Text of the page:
After Copenhagen

Well, it's over.  The 2009 United Nations Climate Change Conference ended not with a bang, a whimper or a treaty but rather with something akin to a scream from developing countries--some like Tuvalu that may one day end up under water--whose objections to a plan cobbled together at the last minute prevented the conference from reaching a formal agreement.  Instead, the organizers "took note" of an accord forged by the US, China, India, South Africa and Brazil  that now lacks even the mild imprimateur of formal endorsement by the UN conference. 

And what of the Accord reached by those five countries that other countries may now sign onto?  Given the fear and loathing that broke out earlier in the week between the developed and developing nations that with disastrous logistics threatened to make Copenhagen the Seattle of climate change negotiations, it was as good an outcome as could have been hoped for by the end.  However, the deal struck--to commit to reduce emissions with transparent reporting--was far weaker than what appeared achievable earlier in the week let alone expectations for the conference.  It keeps the idea of a global climate change accord alive but just barely. 

In retrospect, the idea of forging an international agreement requiring the acceptance of every country on earth during the greatest global financial crisis since the Depression to deal with a crisis whose greatest effects may not be felt for decades, may have been overly ambitious.  The promise of a global agreement on climate change that began in Rio made sense for many reasons.  The atmosphere moves across the face of the globe so that gases emitted anywhere impact global weather.  However, the bar for concerted action--a global treaty with billions of zero sum dollars at stake--is clearly high.  It can take the US years to negotiate a tax treaty with a single county.  With the Accord a guide to a more formal agreement,  countries will work over the coming year toward a binding agreement in Mexico.  But in the wake of Copenhagen, action appears no closer than before and perhaps further.  The Accord does give President Obama something to show Congress to encourage action on climate change.  But what form should the action take?  The centerpiece of the House bill is, of course, a US cap and trade system.  Cap and trade has proved effective in lowering NOX emissions .  However, it is a mistake to view action on climate change and cap and trade as synonymous.  Europe has had cap and trade in place for several years and has not succeeded, for the most part in actually reducing emissions.  A cap and trade system like a carbon tax provides an incentive to adopt new technologies or change behavior to produce less carbon.  But it is only a means, not the end.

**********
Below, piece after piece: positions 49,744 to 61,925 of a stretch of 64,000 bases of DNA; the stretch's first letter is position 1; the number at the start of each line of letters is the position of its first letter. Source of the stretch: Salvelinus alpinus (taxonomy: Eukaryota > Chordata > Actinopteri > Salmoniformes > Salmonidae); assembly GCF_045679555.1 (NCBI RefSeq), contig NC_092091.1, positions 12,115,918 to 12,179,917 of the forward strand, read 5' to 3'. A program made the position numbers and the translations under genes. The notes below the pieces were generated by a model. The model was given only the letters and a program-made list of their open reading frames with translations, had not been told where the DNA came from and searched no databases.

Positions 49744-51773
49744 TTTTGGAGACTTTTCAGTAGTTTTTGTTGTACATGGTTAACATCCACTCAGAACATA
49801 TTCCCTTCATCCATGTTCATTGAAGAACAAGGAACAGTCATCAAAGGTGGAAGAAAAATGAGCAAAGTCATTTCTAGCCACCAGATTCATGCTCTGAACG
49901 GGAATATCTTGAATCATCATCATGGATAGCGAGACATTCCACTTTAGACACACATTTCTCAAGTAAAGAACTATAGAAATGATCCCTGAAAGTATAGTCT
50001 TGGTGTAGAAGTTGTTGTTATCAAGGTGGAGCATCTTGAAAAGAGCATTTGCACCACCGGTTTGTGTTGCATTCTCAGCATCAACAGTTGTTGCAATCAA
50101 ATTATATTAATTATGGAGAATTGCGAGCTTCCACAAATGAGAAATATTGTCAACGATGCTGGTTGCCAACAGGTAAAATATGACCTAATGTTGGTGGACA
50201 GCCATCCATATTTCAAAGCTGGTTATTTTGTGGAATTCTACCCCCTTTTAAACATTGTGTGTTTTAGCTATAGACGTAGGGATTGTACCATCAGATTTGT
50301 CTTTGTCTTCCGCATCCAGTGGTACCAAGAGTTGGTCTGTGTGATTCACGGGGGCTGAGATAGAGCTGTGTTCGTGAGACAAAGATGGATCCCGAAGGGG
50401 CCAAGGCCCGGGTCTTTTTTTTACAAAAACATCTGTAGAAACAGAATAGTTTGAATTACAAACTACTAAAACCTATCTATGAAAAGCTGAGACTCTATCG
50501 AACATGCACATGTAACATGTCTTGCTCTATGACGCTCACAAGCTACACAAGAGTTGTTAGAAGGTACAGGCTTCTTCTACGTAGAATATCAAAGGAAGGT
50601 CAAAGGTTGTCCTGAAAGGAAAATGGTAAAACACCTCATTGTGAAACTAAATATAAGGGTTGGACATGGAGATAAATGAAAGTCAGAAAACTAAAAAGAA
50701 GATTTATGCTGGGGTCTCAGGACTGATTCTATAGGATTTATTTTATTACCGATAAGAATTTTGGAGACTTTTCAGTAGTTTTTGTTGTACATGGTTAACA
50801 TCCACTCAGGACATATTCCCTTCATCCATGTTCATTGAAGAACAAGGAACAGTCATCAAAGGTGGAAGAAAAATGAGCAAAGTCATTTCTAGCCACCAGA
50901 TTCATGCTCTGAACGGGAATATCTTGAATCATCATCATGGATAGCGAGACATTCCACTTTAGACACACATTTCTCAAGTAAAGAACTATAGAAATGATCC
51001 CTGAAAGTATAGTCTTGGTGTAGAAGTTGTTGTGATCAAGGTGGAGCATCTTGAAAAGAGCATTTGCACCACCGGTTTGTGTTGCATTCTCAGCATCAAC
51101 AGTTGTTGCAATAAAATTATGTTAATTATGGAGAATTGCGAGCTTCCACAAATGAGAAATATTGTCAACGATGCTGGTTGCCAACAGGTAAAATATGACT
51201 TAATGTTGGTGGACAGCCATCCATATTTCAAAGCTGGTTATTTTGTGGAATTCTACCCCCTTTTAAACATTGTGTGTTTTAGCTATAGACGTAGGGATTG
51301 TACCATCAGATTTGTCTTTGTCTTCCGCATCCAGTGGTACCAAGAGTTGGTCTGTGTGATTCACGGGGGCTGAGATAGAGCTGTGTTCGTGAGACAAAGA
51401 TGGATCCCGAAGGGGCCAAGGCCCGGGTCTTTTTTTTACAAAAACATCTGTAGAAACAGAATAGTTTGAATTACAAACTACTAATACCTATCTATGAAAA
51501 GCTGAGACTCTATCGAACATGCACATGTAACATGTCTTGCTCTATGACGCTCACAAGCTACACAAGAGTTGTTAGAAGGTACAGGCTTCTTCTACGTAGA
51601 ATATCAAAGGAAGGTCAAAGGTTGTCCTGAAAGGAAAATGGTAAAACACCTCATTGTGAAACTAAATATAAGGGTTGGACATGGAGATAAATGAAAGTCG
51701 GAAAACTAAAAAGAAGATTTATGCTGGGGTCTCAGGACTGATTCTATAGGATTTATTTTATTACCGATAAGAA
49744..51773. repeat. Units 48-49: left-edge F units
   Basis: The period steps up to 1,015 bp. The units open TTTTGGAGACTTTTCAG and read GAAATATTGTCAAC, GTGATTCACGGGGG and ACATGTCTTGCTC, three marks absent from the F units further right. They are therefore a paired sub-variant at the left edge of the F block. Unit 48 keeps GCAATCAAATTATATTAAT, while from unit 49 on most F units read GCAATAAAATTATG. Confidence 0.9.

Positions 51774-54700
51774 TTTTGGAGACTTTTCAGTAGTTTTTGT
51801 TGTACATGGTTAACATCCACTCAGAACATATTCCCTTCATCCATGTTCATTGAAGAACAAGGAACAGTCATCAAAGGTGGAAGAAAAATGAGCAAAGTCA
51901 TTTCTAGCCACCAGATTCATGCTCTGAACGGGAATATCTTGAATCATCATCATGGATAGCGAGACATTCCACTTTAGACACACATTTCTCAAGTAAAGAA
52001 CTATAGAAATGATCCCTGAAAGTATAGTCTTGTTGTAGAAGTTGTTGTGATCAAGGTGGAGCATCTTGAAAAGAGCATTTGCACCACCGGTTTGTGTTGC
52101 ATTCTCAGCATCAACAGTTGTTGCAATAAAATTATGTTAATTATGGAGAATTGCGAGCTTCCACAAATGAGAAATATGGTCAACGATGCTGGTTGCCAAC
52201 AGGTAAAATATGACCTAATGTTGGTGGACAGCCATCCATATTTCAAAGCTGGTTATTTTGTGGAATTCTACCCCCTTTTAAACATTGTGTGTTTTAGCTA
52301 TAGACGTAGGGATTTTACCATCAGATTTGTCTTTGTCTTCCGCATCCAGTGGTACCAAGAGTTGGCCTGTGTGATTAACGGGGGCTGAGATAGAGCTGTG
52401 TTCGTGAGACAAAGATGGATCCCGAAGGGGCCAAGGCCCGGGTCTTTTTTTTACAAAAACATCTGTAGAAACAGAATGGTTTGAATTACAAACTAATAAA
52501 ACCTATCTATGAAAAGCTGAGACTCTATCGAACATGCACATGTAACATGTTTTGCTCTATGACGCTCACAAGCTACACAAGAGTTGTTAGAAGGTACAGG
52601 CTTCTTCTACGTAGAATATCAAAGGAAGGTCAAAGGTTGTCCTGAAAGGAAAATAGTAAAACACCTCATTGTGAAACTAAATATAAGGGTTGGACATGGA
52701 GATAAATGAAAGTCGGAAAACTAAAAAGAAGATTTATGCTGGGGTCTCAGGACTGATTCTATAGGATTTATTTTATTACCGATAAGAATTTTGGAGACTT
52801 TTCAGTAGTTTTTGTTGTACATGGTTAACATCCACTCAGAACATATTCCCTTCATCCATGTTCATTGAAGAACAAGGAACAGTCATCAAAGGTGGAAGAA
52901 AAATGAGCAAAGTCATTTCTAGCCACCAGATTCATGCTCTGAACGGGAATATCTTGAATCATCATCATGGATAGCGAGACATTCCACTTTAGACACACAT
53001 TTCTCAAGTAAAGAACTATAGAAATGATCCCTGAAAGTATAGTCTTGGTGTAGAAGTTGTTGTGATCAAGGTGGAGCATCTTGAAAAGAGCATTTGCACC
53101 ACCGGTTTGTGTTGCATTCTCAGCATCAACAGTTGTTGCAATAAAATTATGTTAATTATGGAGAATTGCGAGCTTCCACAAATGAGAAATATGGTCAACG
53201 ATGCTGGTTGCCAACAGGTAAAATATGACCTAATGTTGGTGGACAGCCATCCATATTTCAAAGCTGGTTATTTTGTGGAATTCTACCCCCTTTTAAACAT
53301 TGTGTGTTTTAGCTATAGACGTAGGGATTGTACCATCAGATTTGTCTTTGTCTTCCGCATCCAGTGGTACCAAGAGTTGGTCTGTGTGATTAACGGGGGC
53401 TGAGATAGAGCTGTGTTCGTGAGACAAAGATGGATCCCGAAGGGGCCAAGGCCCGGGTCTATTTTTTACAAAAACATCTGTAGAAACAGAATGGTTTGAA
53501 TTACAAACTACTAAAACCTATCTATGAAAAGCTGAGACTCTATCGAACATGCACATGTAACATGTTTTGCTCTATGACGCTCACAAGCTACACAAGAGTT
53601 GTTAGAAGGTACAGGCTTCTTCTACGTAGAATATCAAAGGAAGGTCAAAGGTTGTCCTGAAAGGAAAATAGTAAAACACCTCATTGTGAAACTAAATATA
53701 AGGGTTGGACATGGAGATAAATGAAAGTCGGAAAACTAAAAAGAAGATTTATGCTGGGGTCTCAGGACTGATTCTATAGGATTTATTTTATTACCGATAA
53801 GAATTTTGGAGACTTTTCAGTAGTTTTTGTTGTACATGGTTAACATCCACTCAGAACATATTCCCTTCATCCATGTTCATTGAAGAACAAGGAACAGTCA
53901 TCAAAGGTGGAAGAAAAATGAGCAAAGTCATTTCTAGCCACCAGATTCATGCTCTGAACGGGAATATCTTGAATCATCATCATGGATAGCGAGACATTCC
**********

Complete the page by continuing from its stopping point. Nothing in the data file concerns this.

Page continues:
What is the end?  The end is new low or no carbon technologies that are the necessary and sufficient condition to lower greenhouse gas emissions.  Emissions will go down when electric cars powered by renewable electricity replace gasoline cars and industry, homes and business run not on carbon-intensive fuels but on clean, renewable energy.  While a cap and trade system or carbon tax would make high carbon technologies more expensive, the real long term goal is to lower the price of clean alternatives.  That means breakthrough technologies and disruptive innovation.

Fortunately, breakthrough innovation and transformative technologies are their own reward and do not depend--in the long term--on making carbon more expensive.  There are other ways to accelerate innovation.  In the context of electricity, a key task is to break down barriers blocking the uptake of clean technology.  One such barrier that will remain whatever happens to the price of carbon is the cumbersome process by which utilities, heavily regulated and incented to do the wrong thing, not the right, currently source--or don't source--clean technology and renewable power.

The good news is we still control our destiny since if the US can pioneer new technologies, not only will we reduce our own emissions, we will harvest the economic benefits of selling this technology to others.  Whatever happens in Congress with cap and trade and with international climate negotiations, it is vital that we move forward on accelerating clean innovation now and tear down barriers blocking the free flow of clean technologies and energy to market.